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Google offering new Chromecast devices with bundled HBO Max trial

Google TV brings a new interactive menu to refreshed Chromecast devices for the first time. (Photo: Google/Handout)

Starting this week, Google is offering customers the chance to bundle AT&T WarnerMedia’s streaming service HBO Max with the purchase of a new Chromecast with Google TV device.

The bundle comes at a cost of $65 and includes one Chromecast with Google TV device packaged with three free months of HBO Max’s commercial-free plan.

By itself, the Chromecast with Google TV dongle retails for $50, while the commercial-free version of HBO Max costs $15 a month. Viewed another way, customers are paying the normal price for a Chromecast with Google TV dongle and pre-paying for one month of HBO Max up front, then getting two months of the streaming service for free.

The special Chromecast with Google TV and HBO Max bundle is available exclusively through Google’s online store. The three free months of HBO Max is available only to new subscribers of the service.

HBO Max is WarnerMedia’s blockbuster streaming service, offering HBO original programming, documentaries and licensed movies alongside an expansive catalog of programs from Warner Bros., the Cartoon Network, Adult Swim, Turner Classic Movies and other content producers.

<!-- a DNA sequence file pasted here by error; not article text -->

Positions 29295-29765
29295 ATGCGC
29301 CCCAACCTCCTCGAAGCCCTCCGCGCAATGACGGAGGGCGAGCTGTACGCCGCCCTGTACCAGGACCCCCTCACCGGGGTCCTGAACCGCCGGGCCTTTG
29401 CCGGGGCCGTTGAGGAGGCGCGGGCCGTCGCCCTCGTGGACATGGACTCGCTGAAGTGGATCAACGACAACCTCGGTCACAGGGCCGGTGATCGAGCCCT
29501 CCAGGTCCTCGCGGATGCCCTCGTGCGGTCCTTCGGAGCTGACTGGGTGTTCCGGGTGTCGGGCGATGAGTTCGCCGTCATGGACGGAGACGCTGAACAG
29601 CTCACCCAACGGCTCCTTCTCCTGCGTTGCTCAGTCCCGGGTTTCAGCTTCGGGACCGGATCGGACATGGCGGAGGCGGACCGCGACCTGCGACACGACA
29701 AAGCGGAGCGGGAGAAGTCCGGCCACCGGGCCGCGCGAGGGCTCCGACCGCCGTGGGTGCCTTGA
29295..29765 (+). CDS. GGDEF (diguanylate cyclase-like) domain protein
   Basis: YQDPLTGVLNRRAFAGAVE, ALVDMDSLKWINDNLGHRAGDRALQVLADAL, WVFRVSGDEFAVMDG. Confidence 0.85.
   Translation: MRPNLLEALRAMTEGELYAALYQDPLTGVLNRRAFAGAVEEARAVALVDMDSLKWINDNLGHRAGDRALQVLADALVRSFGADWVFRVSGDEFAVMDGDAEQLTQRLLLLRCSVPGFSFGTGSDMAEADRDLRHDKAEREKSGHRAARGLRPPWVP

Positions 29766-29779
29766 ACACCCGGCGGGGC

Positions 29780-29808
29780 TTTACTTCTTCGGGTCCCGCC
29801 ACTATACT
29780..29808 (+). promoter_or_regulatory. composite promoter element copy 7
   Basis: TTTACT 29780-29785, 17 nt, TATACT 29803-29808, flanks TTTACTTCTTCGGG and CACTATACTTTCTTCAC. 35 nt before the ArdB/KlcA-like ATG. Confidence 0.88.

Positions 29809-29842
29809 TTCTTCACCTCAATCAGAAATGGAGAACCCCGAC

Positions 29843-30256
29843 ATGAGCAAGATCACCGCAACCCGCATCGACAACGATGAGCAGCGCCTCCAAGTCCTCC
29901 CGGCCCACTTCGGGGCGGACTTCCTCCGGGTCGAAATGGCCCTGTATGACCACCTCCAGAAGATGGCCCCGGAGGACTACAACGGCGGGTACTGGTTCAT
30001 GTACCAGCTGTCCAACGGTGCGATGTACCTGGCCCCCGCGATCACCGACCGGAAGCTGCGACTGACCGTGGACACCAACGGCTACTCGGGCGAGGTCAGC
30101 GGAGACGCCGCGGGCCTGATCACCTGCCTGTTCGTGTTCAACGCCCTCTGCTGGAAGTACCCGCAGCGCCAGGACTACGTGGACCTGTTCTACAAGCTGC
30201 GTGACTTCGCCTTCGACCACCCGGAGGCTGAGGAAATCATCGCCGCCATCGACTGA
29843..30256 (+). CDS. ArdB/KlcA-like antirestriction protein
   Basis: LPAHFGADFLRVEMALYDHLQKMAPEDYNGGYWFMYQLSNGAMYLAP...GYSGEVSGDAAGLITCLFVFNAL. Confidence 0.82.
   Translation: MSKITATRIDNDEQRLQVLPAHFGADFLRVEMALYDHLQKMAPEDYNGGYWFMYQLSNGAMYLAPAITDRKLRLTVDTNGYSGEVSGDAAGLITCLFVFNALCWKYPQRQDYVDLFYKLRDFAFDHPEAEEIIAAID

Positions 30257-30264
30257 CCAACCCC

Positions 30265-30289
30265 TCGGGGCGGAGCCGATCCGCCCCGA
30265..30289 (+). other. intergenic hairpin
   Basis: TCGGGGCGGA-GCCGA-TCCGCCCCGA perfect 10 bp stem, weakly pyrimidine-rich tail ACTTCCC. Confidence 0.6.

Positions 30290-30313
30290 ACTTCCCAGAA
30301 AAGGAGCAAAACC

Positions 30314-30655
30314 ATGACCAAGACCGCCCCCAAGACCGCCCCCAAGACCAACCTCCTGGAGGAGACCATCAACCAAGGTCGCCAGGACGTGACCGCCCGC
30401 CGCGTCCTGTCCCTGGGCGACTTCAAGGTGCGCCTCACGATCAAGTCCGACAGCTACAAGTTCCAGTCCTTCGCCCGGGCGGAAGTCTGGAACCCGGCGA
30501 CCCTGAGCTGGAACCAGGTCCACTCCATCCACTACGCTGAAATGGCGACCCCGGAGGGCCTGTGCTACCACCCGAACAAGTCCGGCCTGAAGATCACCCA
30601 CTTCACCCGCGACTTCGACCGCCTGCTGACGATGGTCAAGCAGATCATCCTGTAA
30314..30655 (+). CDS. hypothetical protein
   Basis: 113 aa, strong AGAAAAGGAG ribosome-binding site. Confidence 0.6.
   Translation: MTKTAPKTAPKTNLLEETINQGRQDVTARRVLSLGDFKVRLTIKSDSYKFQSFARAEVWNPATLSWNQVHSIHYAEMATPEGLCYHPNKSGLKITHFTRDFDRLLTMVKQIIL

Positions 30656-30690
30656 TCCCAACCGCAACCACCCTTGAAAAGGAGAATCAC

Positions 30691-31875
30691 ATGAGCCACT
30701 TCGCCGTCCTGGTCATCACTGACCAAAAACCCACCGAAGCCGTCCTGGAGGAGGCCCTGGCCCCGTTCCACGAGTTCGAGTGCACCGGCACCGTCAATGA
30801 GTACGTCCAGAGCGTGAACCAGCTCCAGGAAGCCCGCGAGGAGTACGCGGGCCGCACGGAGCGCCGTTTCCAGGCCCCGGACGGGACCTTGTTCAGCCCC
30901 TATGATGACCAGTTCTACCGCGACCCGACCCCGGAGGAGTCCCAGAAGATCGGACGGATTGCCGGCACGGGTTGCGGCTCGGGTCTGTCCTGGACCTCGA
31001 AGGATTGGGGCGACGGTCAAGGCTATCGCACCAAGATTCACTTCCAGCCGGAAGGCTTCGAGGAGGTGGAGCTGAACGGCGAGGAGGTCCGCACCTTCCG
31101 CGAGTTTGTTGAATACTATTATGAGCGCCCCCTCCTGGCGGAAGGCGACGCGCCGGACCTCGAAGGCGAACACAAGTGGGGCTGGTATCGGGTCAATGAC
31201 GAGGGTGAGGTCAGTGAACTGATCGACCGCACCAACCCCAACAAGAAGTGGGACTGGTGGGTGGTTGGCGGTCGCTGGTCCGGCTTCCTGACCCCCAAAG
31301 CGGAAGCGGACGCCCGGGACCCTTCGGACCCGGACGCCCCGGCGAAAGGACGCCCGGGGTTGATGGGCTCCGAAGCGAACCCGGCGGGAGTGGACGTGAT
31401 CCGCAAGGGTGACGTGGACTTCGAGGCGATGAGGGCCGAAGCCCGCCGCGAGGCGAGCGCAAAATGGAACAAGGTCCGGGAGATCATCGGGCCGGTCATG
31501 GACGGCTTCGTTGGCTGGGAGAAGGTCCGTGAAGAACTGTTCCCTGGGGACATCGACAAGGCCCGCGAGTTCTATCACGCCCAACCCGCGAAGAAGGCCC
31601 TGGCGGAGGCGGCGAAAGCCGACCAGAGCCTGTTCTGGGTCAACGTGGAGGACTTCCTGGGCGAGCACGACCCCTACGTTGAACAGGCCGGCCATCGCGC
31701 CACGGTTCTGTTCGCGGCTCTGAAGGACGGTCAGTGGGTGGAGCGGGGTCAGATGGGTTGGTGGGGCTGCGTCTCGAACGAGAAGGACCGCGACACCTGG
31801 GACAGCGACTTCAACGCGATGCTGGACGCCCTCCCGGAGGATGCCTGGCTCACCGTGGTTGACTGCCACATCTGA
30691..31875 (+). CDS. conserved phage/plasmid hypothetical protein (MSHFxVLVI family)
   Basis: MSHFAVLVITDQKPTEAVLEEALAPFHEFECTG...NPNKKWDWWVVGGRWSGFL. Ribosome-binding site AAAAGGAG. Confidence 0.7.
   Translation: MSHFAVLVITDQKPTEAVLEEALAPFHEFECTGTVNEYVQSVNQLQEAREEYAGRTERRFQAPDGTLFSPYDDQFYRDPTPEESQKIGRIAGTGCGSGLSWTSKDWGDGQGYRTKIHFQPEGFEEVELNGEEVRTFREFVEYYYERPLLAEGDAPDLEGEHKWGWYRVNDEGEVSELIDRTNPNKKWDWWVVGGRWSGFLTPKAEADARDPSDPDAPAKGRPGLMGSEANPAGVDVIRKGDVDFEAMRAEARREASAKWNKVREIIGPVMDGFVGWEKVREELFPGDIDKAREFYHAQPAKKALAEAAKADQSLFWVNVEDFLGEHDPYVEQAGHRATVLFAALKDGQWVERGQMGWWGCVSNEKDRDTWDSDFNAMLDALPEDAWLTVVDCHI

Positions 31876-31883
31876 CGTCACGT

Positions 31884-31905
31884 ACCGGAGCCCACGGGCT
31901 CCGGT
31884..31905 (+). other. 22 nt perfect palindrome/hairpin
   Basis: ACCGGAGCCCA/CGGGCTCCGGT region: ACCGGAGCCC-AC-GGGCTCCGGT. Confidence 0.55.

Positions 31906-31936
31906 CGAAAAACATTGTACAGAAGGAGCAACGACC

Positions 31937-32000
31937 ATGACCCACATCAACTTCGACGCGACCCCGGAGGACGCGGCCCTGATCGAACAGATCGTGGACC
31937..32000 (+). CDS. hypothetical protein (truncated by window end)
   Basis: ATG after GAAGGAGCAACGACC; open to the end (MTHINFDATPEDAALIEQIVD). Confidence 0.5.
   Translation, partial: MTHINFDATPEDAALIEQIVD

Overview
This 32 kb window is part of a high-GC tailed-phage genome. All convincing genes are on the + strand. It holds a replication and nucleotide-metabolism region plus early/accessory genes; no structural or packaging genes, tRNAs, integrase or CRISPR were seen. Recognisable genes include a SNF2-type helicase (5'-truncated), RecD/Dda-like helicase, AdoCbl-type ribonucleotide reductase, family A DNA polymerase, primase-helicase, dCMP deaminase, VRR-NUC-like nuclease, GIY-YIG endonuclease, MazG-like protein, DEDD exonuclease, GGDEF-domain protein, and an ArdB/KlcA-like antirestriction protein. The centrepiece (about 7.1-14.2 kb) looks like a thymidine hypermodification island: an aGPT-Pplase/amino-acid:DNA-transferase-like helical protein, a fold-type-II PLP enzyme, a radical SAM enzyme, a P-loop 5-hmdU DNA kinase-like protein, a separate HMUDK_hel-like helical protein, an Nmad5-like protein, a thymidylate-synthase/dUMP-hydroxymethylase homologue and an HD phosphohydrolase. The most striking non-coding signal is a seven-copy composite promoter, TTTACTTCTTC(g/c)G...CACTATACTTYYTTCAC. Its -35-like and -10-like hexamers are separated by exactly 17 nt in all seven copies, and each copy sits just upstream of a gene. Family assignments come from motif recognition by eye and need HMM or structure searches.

The Chromecast with Google TV is the next generation of Google’s streaming television dongle. It includes an updated version of the company’s Android TV operating system and offers a Google Assistant-powered remote control — a first for a Chromecast device.

In addition to HBO Max, the Chromecast with Google TV supports thousands of other streaming video apps, including Netflix, Hulu, Amazon Prime Video, YouTube, Apple TV Plus, Showtime, Starz, Comcast’s Peacock, Paramount Plus, Sling TV, Philo, YouTube TV, Fubo TV and more.

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About the Author:

Matthew Keys

Matthew Keys is the publisher of The Desk and reports on the business and policy matters involving the broadcast television, streaming video and radio industries. He previously worked for Thomson Reuters, Disney-ABC, Tribune Broadcasting and McNaughton Newspapers. Matthew is based in Northern California, has won numerous awards in the field of journalism, and is a member of IRE (Investigative Reporters and Editors).